Real-time dynamics of correlated many-body systems (DYNCORSYS)
Real-time dynamics of correlated many-body systems
Start date: Feb 1, 2012,
End date: Jan 31, 2017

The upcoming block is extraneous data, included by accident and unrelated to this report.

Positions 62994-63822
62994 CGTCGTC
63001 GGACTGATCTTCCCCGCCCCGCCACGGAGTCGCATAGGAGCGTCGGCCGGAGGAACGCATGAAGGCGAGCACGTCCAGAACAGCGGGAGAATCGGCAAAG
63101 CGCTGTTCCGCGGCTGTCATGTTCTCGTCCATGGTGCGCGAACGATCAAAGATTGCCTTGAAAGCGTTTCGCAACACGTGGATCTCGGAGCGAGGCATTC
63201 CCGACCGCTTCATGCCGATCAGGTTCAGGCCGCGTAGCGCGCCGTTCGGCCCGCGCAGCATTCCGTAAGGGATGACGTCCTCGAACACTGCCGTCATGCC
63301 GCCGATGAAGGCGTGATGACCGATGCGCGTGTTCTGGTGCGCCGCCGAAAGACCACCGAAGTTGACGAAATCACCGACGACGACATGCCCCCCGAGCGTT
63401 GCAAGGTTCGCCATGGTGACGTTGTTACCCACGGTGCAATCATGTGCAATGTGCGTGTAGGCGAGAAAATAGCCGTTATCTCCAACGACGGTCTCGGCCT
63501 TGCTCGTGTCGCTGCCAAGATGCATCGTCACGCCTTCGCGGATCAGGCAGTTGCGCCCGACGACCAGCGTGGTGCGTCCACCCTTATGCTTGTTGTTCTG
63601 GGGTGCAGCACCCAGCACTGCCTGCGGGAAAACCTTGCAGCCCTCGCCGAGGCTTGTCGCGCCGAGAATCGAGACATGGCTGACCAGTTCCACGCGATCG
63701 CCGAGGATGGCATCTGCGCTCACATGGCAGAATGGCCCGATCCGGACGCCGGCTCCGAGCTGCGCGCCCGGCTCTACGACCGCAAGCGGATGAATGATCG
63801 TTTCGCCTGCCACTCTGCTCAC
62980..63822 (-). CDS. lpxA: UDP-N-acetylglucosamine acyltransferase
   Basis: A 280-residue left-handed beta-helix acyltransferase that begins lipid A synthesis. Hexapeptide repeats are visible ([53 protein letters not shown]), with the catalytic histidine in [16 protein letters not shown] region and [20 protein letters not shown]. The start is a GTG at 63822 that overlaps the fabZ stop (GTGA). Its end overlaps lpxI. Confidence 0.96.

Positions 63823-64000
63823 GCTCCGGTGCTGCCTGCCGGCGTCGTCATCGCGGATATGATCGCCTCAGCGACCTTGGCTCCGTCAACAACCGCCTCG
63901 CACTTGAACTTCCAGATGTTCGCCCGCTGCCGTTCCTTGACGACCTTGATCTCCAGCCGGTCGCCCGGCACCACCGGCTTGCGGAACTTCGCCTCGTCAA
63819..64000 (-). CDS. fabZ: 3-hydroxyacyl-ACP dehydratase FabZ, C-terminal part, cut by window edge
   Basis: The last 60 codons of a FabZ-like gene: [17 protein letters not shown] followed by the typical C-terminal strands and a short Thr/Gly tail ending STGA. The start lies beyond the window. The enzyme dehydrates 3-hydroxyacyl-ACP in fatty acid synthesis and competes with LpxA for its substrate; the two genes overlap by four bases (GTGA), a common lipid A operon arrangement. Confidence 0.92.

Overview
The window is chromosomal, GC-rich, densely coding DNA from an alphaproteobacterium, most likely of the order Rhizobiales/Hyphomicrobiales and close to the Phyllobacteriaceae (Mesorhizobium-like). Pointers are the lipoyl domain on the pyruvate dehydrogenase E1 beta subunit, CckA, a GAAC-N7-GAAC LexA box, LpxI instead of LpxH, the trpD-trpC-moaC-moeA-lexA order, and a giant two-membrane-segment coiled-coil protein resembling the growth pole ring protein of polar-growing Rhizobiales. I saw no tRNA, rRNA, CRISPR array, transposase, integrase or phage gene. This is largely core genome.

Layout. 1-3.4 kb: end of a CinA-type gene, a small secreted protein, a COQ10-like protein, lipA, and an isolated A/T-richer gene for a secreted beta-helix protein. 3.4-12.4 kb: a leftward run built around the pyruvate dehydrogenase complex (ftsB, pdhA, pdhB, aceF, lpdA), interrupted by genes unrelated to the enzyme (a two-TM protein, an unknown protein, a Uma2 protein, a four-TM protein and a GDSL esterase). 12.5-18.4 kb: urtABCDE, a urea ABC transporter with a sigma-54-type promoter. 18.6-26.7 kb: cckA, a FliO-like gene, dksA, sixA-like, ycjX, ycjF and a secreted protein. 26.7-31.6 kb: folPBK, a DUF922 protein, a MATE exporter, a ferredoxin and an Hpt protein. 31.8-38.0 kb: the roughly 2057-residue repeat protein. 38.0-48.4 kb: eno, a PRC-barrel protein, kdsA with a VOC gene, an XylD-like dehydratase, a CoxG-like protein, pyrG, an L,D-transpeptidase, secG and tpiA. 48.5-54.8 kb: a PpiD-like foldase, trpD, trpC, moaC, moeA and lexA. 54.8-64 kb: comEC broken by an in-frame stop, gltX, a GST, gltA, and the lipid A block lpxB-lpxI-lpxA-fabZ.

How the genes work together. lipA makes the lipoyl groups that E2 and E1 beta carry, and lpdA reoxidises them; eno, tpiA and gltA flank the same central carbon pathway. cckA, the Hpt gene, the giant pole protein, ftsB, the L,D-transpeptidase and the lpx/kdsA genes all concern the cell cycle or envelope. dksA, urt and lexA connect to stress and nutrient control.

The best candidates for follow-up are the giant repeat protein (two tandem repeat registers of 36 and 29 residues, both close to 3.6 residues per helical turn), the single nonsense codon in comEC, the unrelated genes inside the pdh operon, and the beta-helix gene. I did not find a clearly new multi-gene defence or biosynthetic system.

"Strongly correlated materials exhibit some of the most remarkable phenonomena found in condensed matter systems. They typically involve many active degrees of freedom (spin, charge, orbital), which leads to numerous competing states and complicated phase diagrams. A new perspective on correlated many-body systems is provided by the nonequilibrium dynamics, which is being explored in transport studies on nanostructures, pump-probe experiments on correlated solids, and in quench experiments on ultra-cold atomic gases.An advanced theoretical framework for the study of correlated lattice models, which can be adapted to nonequilibrium situations, is dynamical mean field theory (DMFT). One aim of this proposal is to develop ""nonequilibrium DMFT"" into a powerful tool for the simulation of excitation and relaxation processes in interacting many-body systems. The big challenge in these simulations is the calculation of the real-time evolution of a quantum impurity model. Recently developed real-time impurity solvers have, however, opened the door to a wide range of applications. We will improve the efficiency and flexibility of these methods and develop complementary approaches, which will extend the accessible parameter regimes. This machinery will be used to study correlated lattice models under nonequilibrium conditions. The ultimate goal is to explore and qualitatively understand the nonequilibrium properties of ""real"" materials with active spin, charge, orbital and lattice degrees of freedom.The ability to simulate the real-time dynamics of correlated many-body systems will be crucial for the interpretation of experiments and the discovery of correlation effects which manifest themselves only in the form of transient states. A proper understanding of the most basic nonequilibrium phenomena in correlated solids will help guide future experiments and hopefully lead to new technological applications such as ultra-fast switches or storage devices."
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